A proper debunking, I would have thought would be one that showed that the vast majority of people attending coffee shops were teenagers (an anachronism, I know, but you get the idea) and that most of the discussion was sexually-oriented gossip conducted in an illiterate argot.


Belle Waring 08.17.06 at 2:16 am

julian sanchez isn’t a fop, man. I know the other male bloggers are resentful of his manifest hawtness and all, but…


Maria 08.17.06 at 2:56 am

It’s not a debunking per JQ, but the biography of Samuel Pepys I’m reading gives the impression that London coffee shops circa 1650 were just that; tribal hang outs stuffed with sexually frustrated adolescents gossiping about eachother and trying to game the royalist/republican struggle so’s to get their feet on the career ladder. Of course in those days most people graduated from Oxbridge at about 17.


chris y 08.17.06 at 3:03 am

JQ, there were coffee houses that specialised in just that – King’s in Covent Garden was one such IIRC. But I suspect the truth is simply that they were too many and varied to support any meaningful generalisations.

The fact that the coffee houses which functioned as meeting places for important business sectors, notably Lloyd’s and Jonathan’s (a.k.a. the Stock Exchange) tended to become members only places before the end of the 18th century argues against the idea that they were all beacons of civilised discourse – in the end you had to keep the rabble out to get your job done.


Henry 08.17.06 at 6:06 am

I meant foppish in the _good_ sense of the term. A very well turned out metrosexual (which I think Julian would acknowledge quite happily – he’s talked about the metrosexual thing a bit on his blog unless my memory is badly mistaken). Really, the contrast that was in my head was between Julian and the avg. blogger such as myself, whom no-one could accuse with a straight face of being well turned out. My student evaluations comment on how badly I dress; nor, unsurprisingly, do I receive any hawtness peppers on ratemyprofessor.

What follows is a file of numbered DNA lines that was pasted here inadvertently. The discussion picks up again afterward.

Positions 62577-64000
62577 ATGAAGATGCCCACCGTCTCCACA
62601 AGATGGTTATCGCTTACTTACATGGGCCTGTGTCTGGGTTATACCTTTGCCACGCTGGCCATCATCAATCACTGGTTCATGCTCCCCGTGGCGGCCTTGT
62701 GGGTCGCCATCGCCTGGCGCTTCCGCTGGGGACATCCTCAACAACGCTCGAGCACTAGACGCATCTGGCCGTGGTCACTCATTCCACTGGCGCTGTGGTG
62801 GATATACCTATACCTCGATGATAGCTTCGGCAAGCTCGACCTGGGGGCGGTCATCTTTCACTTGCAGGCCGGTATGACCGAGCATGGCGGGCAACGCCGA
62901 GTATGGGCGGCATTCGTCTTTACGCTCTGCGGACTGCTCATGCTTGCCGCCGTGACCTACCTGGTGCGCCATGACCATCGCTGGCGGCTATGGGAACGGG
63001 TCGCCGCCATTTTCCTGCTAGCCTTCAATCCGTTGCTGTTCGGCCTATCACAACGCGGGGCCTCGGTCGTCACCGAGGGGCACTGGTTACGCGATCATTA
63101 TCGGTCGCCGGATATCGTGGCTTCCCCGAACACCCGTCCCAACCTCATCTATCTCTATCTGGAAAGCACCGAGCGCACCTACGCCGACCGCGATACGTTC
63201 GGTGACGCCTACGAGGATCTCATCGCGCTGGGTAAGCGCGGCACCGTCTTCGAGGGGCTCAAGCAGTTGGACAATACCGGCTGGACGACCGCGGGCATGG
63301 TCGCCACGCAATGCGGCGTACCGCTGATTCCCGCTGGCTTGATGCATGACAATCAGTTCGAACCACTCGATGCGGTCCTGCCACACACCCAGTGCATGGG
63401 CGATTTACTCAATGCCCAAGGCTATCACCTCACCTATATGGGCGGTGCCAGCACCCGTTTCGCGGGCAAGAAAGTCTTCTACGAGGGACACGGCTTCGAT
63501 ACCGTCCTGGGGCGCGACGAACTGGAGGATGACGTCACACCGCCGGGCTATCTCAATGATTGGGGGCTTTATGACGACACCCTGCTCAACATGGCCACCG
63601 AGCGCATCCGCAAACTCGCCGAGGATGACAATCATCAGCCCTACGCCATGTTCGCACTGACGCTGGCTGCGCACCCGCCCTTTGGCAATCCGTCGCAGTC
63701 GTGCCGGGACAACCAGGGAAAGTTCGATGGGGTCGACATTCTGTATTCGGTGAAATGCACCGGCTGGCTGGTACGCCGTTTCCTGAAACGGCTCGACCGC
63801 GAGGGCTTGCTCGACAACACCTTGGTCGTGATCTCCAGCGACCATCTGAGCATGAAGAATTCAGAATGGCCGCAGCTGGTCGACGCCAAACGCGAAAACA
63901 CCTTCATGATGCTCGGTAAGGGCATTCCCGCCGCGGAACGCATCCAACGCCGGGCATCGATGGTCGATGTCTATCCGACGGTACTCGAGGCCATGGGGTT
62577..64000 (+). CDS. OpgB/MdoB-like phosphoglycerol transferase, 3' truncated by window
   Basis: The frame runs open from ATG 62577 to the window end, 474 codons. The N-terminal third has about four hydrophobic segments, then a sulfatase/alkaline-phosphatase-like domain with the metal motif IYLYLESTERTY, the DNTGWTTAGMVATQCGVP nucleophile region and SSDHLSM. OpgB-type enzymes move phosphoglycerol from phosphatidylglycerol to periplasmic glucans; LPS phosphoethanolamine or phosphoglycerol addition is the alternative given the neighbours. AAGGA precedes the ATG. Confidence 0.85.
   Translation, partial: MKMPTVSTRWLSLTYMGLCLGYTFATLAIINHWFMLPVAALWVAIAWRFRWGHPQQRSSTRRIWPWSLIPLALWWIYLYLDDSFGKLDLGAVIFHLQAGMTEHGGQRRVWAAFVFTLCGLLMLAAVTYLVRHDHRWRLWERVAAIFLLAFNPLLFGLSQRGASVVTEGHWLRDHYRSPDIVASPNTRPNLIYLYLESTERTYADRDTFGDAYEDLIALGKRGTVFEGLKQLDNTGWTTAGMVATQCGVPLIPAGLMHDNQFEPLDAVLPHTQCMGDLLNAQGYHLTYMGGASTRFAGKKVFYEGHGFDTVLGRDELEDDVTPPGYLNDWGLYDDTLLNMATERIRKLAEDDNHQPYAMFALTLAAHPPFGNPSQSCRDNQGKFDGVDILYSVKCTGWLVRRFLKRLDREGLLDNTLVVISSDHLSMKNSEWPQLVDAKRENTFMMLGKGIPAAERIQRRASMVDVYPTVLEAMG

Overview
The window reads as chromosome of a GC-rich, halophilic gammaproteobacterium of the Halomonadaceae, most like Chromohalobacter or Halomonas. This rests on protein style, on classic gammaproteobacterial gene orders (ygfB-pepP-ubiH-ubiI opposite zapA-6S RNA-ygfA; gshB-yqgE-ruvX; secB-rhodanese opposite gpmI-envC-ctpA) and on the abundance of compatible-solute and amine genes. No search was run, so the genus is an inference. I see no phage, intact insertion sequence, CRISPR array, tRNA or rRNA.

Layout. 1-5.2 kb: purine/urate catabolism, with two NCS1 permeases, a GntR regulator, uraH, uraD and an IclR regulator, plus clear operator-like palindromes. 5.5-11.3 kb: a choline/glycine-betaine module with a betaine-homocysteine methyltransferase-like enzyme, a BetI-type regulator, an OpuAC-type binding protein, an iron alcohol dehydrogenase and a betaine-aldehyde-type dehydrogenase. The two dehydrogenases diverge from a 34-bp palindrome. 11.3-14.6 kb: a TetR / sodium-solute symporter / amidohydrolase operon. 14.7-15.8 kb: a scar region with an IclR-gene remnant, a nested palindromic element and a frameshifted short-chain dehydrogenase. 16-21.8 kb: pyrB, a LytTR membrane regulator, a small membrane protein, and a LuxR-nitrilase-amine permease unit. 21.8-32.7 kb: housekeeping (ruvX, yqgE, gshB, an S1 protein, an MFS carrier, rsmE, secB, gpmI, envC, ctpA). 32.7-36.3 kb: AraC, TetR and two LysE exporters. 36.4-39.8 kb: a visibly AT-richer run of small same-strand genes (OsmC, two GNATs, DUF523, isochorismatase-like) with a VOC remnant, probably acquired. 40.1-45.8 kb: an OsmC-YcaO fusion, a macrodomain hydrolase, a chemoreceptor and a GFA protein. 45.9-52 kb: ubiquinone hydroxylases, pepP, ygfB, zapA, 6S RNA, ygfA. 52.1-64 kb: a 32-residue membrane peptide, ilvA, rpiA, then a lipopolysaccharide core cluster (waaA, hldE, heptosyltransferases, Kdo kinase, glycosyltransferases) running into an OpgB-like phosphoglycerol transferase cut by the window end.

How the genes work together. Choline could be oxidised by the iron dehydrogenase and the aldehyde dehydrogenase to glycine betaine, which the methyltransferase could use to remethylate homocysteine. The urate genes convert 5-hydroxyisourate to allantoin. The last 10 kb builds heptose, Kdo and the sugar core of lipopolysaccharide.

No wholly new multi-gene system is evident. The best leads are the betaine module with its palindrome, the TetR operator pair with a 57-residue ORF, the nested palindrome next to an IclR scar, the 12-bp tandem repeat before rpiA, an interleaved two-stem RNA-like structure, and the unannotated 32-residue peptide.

chris y 08.17.06 at 6:23 am

What on earth did I say in in #10 that gave me comment moderation cooties?


Abi 08.17.06 at 6:25 am

Interesting. This post reminded me of something similar that appeared in the Economist in December 2003. The comparison was between coffee houses and the broader internet itself (chat rooms, discussion groups, blogs …).


Henry 08.17.06 at 6:34 am

chris y – our commenting software sometimes blocks regular commenters until someone picks you out of the queue – could be that you’re writing from a different IP address than usual, the stars aren’t right or whatever. The Cowan book talks about Kings coffeehouse (I think it reproduces an engraving of it, but I don’t have my copy to hand).


Patrick S. O'Donnell 08.17.06 at 6:47 am

I rather suspect the ‘bourgeois public sphere’ is not, in the end, that different from the the ‘civil’ society of Addison and Steele. Of course Habermas discussed coffee houses with reading and table societies, clubs, and French salons, journals–‘webs of social relationships’ (Calhoun).

Some titles relevant to this discussion:

Calhoun, Craig, ed. Habermas and the Public Sphere (Cambridge, MA: MIT Press, 1992).

Craveri, Benedetta. The Age of Conversation (New York: The New York Review of Books, 2005).

Goodman, Dena. The Republic of Letters: A Cultural History of the French Enlightenment (Ithaca, NY: Cornell University Press, 1994).

Habermas, Jurgen. The Structural Transformation of the Public Sphere: An Inquiry into a Category of Bourgeois Society (Cambridge, MA: MIT Press (English tr.), 1989).

Kale, Steven. French Salons: High Society and Political Sociability from the Old Regime to the Revolution of 1848. (Baltimore, MD: Johns Hopkins University Press, 2004).